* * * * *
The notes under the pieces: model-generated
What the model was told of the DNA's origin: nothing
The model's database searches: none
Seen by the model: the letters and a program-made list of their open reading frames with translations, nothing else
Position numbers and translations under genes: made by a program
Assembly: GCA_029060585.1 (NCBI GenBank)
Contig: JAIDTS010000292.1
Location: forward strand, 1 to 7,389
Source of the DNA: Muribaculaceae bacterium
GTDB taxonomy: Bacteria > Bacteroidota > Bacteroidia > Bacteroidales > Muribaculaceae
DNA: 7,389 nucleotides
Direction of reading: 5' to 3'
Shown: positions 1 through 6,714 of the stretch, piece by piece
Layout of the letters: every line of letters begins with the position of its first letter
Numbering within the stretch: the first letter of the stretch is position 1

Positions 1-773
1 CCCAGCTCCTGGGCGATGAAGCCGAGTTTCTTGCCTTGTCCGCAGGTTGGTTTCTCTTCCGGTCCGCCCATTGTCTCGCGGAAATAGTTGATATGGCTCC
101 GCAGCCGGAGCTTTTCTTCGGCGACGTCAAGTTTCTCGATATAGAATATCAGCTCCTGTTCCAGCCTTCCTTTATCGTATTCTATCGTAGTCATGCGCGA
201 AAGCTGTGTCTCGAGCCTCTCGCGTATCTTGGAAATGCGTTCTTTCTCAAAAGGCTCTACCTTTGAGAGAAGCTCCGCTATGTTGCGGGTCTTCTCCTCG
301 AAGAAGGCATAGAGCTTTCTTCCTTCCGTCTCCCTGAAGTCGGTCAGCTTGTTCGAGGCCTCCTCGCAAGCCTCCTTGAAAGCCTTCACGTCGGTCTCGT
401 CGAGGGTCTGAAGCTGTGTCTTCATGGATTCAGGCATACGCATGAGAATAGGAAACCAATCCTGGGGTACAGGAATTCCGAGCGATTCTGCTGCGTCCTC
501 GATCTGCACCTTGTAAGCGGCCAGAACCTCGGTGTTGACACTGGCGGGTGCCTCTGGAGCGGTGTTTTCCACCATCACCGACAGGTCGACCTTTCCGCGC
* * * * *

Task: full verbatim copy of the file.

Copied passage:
The notes under the pieces: model-generated
What the model was told of the DNA's origin: nothing
The model's database searches: none
Seen by the model: the letters and a program-made list of their open reading frames with translations, nothing else
Position numbers and translations under genes: made by a program
Assembly: GCA_029060585.1 (NCBI GenBank)
Contig: JAIDTS010000292.1
Location: forward strand, 1 to 7,389
Source of the DNA: Muribaculaceae bacterium
GTDB taxonomy: Bacteria > Bacteroidota > Bacteroidia > Bacteroidales > Muribaculaceae
DNA: 7,389 nucleotides
Direction of reading: 5' to 3'
Shown: positions 1 through 6,714 of the stretch, piece by piece
Layout of the letters: every line of letters begins with the position of its first letter
Numbering within the stretch: the first letter of the stretch is position 1

Positions 1-773
1 CCCAGCTCCTGGGCGATGAAGCCGAGTTTCTTGCCTTGTCCGCAGGTTGGTTTCTCTTCCGGTCCGCCCATTGTCTCGCGGAAATAGTTGATATGGCTCC
101 GCAGCCGGAGCTTTTCTTCGGCGACGTCAAGTTTCTCGATATAGAATATCAGCTCCTGTTCCAGCCTTCCTTTATCGTATTCTATCGTAGTCATGCGCGA
201 AAGCTGTGTCTCGAGCCTCTCGCGTATCTTGGAAATGCGTTCTTTCTCAAAAGGCTCTACCTTTGAGAGAAGCTCCGCTATGTTGCGGGTCTTCTCCTCG
301 AAGAAGGCATAGAGCTTTCTTCCTTCCGTCTCCCTGAAGTCGGTCAGCTTGTTCGAGGCCTCCTCGCAAGCCTCCTTGAAAGCCTTCACGTCGGTCTCGT
401 CGAGGGTCTGAAGCTGTGTCTTCATGGATTCAGGCATACGCATGAGAATAGGAAACCAATCCTGGGGTACAGGAATTCCGAGCGATTCTGCTGCGTCCTC
501 GATCTGCACCTTGTAAGCGGCCAGAACCTCGGTGTTGACACTGGCGGGTGCCTCTGGAGCGGTGTTTTCCACCATCACCGACAGGTCGACCTTTCCGCGC